Insurance Against Terrorism
An alternative to unlimited liability for taxpayers.
Aug 10, 2009, Vol. 14, No. 44 • By ELI LEHRER
It's easy to see why they stopped. Based on existing data on the number of modern attacks on office buildings and the number of office buildings in the United States, actuaries forced to make the calculation might guess that the average yearly chance of a terrorist attack on a $25 million office tower located in a midsized city, is one in a million. This would indicate an "actuarial" yearly premium in the neighborhood of $25 for $25 million of coverage. But no insurance company with competent management would ever risk $25 million in capital for a premium of $25 or even $2,500. Even if an insurer decided to sell terrorism insurance at a price like that, state insurance regulators would likely block the sale as too risky to the company's other business. Insurance priced high enough to satisfy regulators and insurance company managers, on the other hand, probably wouldn't find any buyers.
Clive Tobin, the CEO of the Bermuda/London reinsurer Torus and a longtime reinsurance executive has floated another plan in comments at trade conferences: true reciprocity. Under a "true reciprocal" system, 25 firms that each own a $25 million office building would each take responsibility for paying $1 million if terrorists destroyed any group member's building. The firms would pay no yearly premiums in return for the coverage (they might pay administration fees and exchange $1 payments to make the contracts between themselves legal) and would not be regulated as insurers. Instead, they would simply pledge their full faith and credit to pay the claim if another group member experienced an attack. "What you are really looking for is an agreement," says Tobin, "to avoid an insured having to tell their board that their location has just been destroyed and they have no insurance."
The idea, as Tobin conceives it, could have some other wrinkles. For example, a company that owns a building in Manhattan might take on $50 million of risk for a Minneapolis-based company in return for the Minneapolis company taking on $10 million in Manhattan risk. Some sort of formal exchange, very likely, would have to exist to match participants' risks.
However it works out in practice, the idea has enormous potential benefits. Neither insurers nor insurance purchasers would have to divert any capital to buy expensive insurance policies against the unlikely possibility of terrorist attack but, simply by expanding the size of the groups they joined, could reduce their liabilities. Taxpayers would owe nothing. (Tobin suggests a secondary backstop that would have the government provide partial coverage against a specific company's default on its reciprocal obligations.)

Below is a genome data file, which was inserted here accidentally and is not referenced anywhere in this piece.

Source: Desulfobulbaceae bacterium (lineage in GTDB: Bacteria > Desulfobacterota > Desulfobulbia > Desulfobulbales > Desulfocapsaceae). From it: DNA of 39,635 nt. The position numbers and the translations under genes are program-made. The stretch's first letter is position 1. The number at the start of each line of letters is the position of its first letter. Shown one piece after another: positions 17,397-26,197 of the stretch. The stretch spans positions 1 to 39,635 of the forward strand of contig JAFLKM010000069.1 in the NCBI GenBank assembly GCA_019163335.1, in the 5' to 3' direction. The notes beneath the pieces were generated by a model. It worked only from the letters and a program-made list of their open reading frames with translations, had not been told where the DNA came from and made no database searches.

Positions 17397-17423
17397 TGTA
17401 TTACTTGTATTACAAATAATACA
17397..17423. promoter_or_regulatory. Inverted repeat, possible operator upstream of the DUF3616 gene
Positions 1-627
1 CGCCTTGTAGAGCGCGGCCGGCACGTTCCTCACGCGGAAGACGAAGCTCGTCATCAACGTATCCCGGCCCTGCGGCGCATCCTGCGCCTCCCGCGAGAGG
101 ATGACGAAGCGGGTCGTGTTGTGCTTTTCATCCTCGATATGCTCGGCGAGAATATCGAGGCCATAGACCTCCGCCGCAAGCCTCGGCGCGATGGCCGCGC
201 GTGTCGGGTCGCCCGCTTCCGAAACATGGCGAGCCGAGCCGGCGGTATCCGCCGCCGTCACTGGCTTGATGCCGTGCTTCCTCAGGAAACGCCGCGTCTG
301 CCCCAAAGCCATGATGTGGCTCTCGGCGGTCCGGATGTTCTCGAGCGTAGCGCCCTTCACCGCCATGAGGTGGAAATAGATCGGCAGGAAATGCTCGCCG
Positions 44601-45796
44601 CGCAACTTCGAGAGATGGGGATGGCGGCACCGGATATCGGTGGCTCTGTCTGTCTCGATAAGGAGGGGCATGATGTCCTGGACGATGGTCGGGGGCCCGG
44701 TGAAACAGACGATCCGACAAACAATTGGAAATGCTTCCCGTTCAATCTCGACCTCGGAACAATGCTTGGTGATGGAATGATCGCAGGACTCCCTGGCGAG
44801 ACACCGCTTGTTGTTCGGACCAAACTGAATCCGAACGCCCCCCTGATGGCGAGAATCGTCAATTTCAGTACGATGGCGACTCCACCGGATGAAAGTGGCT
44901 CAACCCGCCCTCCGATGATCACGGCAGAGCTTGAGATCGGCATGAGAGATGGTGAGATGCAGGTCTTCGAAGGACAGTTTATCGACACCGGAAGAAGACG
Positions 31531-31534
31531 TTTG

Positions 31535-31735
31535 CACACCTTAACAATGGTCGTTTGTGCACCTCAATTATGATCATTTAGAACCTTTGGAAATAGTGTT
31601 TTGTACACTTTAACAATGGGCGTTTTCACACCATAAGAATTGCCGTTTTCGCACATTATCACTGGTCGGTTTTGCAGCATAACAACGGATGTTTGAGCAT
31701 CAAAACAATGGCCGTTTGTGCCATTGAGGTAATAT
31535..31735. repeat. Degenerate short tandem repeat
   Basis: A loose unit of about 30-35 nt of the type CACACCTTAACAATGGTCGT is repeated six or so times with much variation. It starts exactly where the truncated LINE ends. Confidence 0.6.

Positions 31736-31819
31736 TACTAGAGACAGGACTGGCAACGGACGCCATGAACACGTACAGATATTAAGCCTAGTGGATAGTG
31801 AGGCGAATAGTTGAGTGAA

And the idea isn't new. In fact, many existing mutual insurance companies like Ohio's Westfield Group and San Antonio-based USAA started writing farm and automobile insurance exactly this way and sometimes retain a few legal structures of reciprocity. The idea faded from practice as an insurance company that charges premiums in advance has a much easier time making payments on claims and can generate more profits by investing premium dollars between claims. If it doesn't suit most types of modern insurance, however, such a structure seems almost ideal for an entity providing sizeable commercial enterprises with coverage against rare terrorist attacks.
Current law, however, makes it almost impossible to set up such a structure. "The major [problem] for me is how to make sure this process can be executed in an appropriate legal and regulatory framework, but keep this at a light touch," Tobin told me. Since each state regulates insurance individually, at least some would likely demand that every party participating in a reciprocal system submit to regulation as an insurance company. And noninsurance firms would never agree to that.
Risk retention groups, a class of lightly regulated federally authorized insurance companies that focus on malpractice coverage and backing for consumer product repair insurance, have something in common with Tobin's idea but do typically charge annual premiums and face all sorts of restrictions likely inappropriate to Tobin's idea. Just as important, the apparently permanent existence of TRIA and the lack of a real potential for profit in its absence makes it unattractive for anybody (even Tobin's own company) to spend lots of resources pushing an alternative.
Making an alternative to TRIA work will probably require special legislation in Congress. Given the uncertainties, furthermore, it would be unwise to repeal TRIA before reciprocal terrorism insurance arrangements get off the ground. Piloting the idea alongside TRIA, particularly by starting in areas unlikely to experience terrorist attack, could provide an important proof of concept.